That it’s all ’bout positive thinking
So, I make you drink your vitamins
And we try to keep you laughing
And meditation helps
And have you ever felt
Two hands that practice healing?
Ah ah ah, ah ah ah
Then we cried, ah ah ah
Wanna ease your pain
But what can I say?
Wanna play a game?
And we played Yatzy
All night long
And just like with your life
Wе counted the odds
And the kids whеre laughing
When we let them win
And please have mercy
‘Cause they don’t know a thing
From the rejuvenating opener “Radiactive Rain” to the bittersweet, reflective finale “Parallel Universe”; from the glow of “Nangilima” to the swell of “Hotel Walls” and beyond, Pixie’s Parasol is an album of life lived. Smith & Thell capture the beat of every moment without sugarcoating the hard times, and that’s what makes their music so beautiful, relatable, and special.
“To the listener that is going through a hard time, we hope the songs can be a comforting hug, a pep talk from a friend, and maybe even help you cry the tears you need to cry,” Smith & Thell share. “A guide in grief in a way. Going through this ourselves recently, there’s probably a song on the album for every stage of the process.”
Experience the full record via our below stream, and peek inside Smith & Thell’s Pixie’s Parasol with Atwood Magazine as the band goes track-by-track through the music and lyrics of their sophomore LP!
Stream: ‘Pixie’s Parasol’ – Smith & Thell
:: Inside Pixie’s Parasol ::
It’s hard to see that something might be toxic if you’re in the middle of it. It might even feel wonderful and look beautiful at that moment. Radioactive Rain is a song about youth and love, a story from our own lives inspired by a scene in the fantastic series, Chernobyl, by Johan Renck. Right when the nuclear reactor blows up, the families come out to watch the beautiful burning sky, dancing in the ashes. Little did they know that moment would be their last.”
Year Of The Young
A song to the young people we and our friends lost during 2019. The lyrics are inspired by the poem of a woman called Margret Elizabeth Frye known as ’the famous death poem’. A reminder that the ones we love live within everything, and within us. With this song we comfort ourselves with the thought that the important thing is that someone lived, not that they passed. We all pass, but existing for a while in and of itself is the blessing.
Forgive Me Friend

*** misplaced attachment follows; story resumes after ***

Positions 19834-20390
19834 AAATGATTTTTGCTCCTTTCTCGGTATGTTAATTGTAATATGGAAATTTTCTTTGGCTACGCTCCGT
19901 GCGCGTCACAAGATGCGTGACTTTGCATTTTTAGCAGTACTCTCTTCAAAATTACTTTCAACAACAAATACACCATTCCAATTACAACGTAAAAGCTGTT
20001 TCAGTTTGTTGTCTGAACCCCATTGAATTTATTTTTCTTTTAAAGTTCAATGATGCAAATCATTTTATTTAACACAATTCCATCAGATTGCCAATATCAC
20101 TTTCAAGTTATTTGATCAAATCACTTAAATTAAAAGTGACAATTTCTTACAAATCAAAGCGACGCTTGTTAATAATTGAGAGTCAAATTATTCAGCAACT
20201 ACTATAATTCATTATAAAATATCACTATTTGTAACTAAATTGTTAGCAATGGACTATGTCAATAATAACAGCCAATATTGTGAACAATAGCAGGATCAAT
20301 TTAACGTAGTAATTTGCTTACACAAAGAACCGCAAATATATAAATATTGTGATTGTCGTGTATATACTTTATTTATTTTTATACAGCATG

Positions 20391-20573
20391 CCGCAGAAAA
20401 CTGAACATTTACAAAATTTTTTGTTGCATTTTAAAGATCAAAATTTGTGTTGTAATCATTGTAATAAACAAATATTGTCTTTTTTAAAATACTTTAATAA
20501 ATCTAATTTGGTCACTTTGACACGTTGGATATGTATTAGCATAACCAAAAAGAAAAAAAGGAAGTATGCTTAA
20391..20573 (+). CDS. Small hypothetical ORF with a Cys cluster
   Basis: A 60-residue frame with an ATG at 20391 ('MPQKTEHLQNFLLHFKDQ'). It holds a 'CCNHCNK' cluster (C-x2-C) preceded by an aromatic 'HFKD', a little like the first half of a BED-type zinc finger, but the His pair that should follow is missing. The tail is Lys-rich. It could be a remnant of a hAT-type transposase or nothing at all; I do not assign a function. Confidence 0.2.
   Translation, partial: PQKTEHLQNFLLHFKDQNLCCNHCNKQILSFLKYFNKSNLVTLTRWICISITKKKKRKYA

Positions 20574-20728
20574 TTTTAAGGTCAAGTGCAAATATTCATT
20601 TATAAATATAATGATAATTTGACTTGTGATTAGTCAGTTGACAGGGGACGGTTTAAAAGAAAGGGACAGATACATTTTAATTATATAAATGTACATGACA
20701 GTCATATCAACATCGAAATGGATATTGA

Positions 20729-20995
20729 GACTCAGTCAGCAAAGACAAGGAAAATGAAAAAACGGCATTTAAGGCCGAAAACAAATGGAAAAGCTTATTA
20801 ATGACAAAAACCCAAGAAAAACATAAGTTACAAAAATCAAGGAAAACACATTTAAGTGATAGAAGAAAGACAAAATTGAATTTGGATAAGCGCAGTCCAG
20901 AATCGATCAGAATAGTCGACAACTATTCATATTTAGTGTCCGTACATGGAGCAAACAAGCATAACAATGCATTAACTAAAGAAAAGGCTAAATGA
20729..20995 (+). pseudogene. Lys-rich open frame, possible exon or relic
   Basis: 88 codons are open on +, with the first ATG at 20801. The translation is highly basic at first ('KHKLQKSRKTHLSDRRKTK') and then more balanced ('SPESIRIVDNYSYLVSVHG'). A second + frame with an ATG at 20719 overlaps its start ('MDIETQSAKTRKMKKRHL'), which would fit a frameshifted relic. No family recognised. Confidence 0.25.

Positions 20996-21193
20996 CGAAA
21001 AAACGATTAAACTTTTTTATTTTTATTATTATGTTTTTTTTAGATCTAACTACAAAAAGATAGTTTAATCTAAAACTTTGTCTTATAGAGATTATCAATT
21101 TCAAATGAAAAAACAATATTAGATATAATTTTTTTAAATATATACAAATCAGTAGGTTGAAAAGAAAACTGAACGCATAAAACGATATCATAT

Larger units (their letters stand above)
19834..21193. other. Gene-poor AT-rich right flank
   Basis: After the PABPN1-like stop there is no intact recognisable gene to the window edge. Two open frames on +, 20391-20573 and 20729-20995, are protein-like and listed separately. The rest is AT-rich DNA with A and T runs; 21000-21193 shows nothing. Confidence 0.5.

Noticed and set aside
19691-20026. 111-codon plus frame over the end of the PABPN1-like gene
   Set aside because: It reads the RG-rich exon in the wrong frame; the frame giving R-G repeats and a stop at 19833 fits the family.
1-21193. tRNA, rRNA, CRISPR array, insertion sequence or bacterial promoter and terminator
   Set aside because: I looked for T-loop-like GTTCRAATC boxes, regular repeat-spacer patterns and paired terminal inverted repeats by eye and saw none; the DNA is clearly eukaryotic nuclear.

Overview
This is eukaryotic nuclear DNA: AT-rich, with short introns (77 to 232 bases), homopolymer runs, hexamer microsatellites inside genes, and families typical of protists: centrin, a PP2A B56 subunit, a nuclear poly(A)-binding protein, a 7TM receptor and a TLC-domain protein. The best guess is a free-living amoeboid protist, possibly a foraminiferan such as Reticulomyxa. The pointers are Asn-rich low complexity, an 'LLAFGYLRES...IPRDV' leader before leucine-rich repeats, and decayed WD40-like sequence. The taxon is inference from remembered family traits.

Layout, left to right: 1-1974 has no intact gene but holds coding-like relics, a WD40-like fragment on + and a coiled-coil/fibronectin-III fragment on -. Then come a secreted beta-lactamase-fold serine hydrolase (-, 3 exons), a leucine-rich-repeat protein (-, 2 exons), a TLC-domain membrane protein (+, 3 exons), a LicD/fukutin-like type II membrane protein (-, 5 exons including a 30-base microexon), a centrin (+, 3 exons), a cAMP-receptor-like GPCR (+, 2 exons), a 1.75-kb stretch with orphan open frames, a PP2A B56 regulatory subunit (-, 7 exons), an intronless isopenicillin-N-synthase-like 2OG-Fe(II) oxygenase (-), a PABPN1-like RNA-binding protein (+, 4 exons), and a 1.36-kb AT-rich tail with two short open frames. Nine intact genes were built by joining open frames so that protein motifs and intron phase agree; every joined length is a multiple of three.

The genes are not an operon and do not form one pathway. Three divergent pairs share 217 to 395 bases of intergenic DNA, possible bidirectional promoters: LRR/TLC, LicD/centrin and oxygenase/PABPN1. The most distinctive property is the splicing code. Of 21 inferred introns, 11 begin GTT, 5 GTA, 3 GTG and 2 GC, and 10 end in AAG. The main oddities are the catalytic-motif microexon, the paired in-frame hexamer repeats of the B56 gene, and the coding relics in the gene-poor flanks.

The song that changed our career and made our lives totally crazy. A song about not letting someone into your mind only to then start to drift apart.
Nangilima is the name for paradise in the book ’The Brothers Lionheart’ by the Swedish author Astrid Lindgren. A beautiful and somewhat sad story about brotherhood and unconditional love. Our Nangilima is about sisterhood and keeping promises, If you jump I will jump too.
A song to a person we hold dear, Maria’s little sister Alice. A song to let her know that everything will be alright and that one day we will all live in one big house far out by the sea, just like I’ve promised.
Goliath is a song to the underdog, a reminder that no matter how small we feel, we all have the power to achieve great things. The verses are written as a riddle and this has made some people question the meaning of the chorus. We’ve actually been getting tons of emails from people that ’desperately need to know our thoughts behind this’, but to solve the chorus the verses have to be read first 😉
A song about the big questions of life and death that are hard to grasp. The hotel room is a metaphor for how life is for rent for a while and how we often forget that it isn’t up to us to decide when time is up. The verses are really a timeline from the first day in life to the last.
Maria: ”My sister Janna passed away in October of 2019, and this song was written just before summer the same year when we had understood that her cancer wasn’t curable. We didn’t know how much time she had left. We tried to keep things as normal as possible, doing the things families do together. One night we played Yahtzee with her kids and the similarities between the game and the odds in life hit me.”
A song about lack of communication between friends and about being too proud to say ”I’m sorry.”
This song questions the time in life when you met someone, thinking that later might have turned into forever.
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📸 © 2021
:: Stream Smith & Thell ::